Illuxcon and an Imaginative Art Marketplace

Armand Cabrera

Illuxcon was an interesting mix of new and old for me. It was fun reconnecting with old acquaintances from my brief illustration career and meeting new people who I have only interacted with online before the convention.  It was exhilarating to see quality imaginative art but frustrating to see prices for quality finished work set so low compared to the gallery world.

Patrick and Jeannie Wilshire and the other people behind Illuxcon are bringing imaginative art to a broader audience with this convention. They are doing this by spotlighting the best traditional artists and sculptors for collectors and fans in a small intimate setting. Hopefully it will raise standards and prices along with that appeal. I think the time for this may be just right if it happens fast enough. It has been tried many times before but has never caught on completely.  I participated in shows at the Delaware Museum in the early 90’s with other artists in the field but the shows while well attended did not produce a large enough collector base needed to sustain itself.

What is different this time around is the way entertainment and media have seeped into every part of our lives. It is literally at our fingertips 24/ 7 now, with tablet computers and smart phones. Much of the content driving the media explosion has its roots in Science Fiction and Fantasy. What was once a marginalized genre by most of society is now the mainstream and of course art plays a large role in the creation of those products.

The industries that drive this kind of art creation are almost completely digital at this point. Prints will never garner the prices of originals. The missing component here is the representation of this kind of art in traditional galleries and show venues alongside more normal subject matter. There are a few of the more successful artists of the genre doing this already but it is a very small number and most haven’t given up illustration to become full time gallery artists. I can only assume because sales haven’t filled the gaps between the two disciplines and while collectors are there, they are too few in number to sustain artists completely like other genres of gallery work can.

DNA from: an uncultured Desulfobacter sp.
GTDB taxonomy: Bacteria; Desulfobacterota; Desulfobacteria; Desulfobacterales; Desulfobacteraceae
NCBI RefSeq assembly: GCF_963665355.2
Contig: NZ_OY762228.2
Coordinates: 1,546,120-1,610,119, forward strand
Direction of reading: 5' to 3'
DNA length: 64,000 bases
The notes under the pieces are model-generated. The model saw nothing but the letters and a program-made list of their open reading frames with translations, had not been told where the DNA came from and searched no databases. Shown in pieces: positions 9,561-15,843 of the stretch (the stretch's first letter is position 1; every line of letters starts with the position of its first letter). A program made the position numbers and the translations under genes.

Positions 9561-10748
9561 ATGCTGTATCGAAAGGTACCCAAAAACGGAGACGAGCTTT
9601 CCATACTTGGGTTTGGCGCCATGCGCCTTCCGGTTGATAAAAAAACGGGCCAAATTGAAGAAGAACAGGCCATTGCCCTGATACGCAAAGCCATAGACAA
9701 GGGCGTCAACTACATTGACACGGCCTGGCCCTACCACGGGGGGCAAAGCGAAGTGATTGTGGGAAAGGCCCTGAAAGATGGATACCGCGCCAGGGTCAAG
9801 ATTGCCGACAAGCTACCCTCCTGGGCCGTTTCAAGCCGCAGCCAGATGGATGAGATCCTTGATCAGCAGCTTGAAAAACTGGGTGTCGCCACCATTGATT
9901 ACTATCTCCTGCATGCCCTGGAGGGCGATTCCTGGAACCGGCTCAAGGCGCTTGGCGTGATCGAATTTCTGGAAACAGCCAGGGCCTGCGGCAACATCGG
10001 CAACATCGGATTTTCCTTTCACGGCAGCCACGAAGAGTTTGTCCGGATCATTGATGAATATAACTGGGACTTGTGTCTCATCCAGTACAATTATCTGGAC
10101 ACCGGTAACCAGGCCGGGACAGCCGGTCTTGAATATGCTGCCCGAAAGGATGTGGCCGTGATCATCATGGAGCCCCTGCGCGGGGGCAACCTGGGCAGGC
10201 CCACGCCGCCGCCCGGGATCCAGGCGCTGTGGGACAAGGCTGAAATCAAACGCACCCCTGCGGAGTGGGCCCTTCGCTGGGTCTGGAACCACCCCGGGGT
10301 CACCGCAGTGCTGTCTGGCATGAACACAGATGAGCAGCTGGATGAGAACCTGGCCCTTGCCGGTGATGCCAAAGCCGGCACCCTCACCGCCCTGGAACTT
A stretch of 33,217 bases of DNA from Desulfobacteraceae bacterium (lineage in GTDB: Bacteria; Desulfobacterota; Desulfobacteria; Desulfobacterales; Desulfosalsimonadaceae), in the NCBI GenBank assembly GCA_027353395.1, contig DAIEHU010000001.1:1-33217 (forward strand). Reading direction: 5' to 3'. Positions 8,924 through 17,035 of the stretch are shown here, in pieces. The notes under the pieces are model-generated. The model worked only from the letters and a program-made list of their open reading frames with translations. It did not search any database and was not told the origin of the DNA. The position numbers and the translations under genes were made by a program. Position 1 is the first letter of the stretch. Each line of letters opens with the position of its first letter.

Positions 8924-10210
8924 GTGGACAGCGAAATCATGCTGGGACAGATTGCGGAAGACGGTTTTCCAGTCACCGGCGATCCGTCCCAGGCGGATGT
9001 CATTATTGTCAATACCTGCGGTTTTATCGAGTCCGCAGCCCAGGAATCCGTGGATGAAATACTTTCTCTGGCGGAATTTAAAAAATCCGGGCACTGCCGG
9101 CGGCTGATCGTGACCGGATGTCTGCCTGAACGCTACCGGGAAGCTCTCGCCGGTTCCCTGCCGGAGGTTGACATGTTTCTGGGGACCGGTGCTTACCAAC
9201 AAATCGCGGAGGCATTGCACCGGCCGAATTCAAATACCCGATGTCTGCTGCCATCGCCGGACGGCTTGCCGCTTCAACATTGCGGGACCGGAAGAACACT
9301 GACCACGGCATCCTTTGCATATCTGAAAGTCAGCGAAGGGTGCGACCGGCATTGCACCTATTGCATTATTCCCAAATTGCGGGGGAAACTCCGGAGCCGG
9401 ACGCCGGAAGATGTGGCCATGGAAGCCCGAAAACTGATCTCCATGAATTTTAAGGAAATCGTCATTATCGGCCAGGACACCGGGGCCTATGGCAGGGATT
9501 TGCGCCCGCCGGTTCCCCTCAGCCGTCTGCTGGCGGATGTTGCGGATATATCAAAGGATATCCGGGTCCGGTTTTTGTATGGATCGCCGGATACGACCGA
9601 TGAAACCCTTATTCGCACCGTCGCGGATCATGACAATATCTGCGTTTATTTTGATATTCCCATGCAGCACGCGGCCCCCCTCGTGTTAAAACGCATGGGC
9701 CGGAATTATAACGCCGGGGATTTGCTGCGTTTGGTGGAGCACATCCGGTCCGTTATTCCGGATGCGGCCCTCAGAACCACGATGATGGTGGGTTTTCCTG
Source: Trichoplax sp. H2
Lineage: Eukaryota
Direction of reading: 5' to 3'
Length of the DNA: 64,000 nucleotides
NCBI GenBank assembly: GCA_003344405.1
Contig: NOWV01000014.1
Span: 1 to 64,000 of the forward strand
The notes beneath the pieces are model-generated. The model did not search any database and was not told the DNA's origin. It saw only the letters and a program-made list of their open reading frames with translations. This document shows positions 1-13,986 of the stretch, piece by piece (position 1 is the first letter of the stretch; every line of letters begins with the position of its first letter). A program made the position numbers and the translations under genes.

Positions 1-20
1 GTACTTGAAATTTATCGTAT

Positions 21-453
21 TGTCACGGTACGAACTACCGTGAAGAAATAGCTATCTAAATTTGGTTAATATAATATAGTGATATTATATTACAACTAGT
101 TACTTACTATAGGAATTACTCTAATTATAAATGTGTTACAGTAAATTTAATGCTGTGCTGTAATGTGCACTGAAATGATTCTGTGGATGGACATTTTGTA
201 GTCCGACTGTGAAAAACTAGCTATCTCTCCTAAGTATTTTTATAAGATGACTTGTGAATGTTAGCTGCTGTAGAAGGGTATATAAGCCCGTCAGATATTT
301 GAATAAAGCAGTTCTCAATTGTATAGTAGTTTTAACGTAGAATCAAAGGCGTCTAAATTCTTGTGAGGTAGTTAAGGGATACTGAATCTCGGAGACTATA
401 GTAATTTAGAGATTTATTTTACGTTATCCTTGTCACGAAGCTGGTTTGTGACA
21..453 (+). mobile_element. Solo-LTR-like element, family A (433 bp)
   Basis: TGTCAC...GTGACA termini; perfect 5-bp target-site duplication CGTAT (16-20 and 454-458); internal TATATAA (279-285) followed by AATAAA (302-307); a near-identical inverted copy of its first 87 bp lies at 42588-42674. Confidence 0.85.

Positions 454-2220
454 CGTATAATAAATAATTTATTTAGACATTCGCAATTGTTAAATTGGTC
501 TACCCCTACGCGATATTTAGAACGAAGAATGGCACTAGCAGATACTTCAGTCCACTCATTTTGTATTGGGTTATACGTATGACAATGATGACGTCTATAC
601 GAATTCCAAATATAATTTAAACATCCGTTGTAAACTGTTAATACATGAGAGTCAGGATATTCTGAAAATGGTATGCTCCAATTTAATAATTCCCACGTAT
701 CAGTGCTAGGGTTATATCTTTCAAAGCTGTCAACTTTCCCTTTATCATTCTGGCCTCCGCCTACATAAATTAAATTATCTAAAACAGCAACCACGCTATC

To create a sustainable market for original works the genre must move itself away from illustration and production art to stand on its own, freed from being a tool of product enhancement. Patrick Wilshire has again taken the lead on this by helping to establish an imaginative category with the Art Renewal Competition one of the premier representational shows in the country at this time. This should encourage more imaginative works to be created without any ties to merchandise.

 In the sixties traditional illustrators from the pulps and paperbacks of the forties and fifties created a market for western and representational art that thrives to this day. Some of the highest paid prices for representational genre art are being paid at the venues that host this work.  Look at the Masters of the American West Show, American Masters at the Salmagundi Club or the Prix de West in Oklahoma. Imaginative art can do the same if it can rise above some of its exploitative and juvenile subject matter and hold onto its traditional creation long enough for galleries and venues to establish their viability. Illuxcon is a great start.

All paintings in this article are by Armand Cabrera.

3 thoughts on “Illuxcon and an Imaginative Art Marketplace

  1. Armand, good insights. I'm glad you mentioned the great work that the Wilshires have done to bring imaginative realism into the art mainstream. Two museums that deserve a lot of credit are the Allentown Art Museum, which hosted the big (and very successful) fantasy art exhibition last year, and the Norman Rockwell Museum, which has been a champion of comics, animation, graphic novels, and fantasy. Also, Arnie and Cathy Fenner have succeeded in launching Spectrum Live, another convention devoted to fantasy/science fiction art.

    What the field really needs now is to develop a permanent museum home, akin to what the National Cowboy & Western Heritage Hall of Fame did for Western Art, and to connect the field with an affluent collector base in their 30s, 40s, and 50s—people who love imaginative art and want to fill their homes with it. The San Francisco Bay Area would be a perfect place for that to happen, but it might happen somewhere else.

  2. Jim,

    Thanks for commenting. I agree with you about a permanent place for this type of work. I hope collectors and fans will support its creation. I have not been to Spectrum Live but I hear it is focused more on the industries that use this type of art more than the original work itself. I think that is an important distinction because while those industries do not support traditionally made art any longer, a museum will need original work to hang on its walls. A high end market for this type of art can't exist with digital work.

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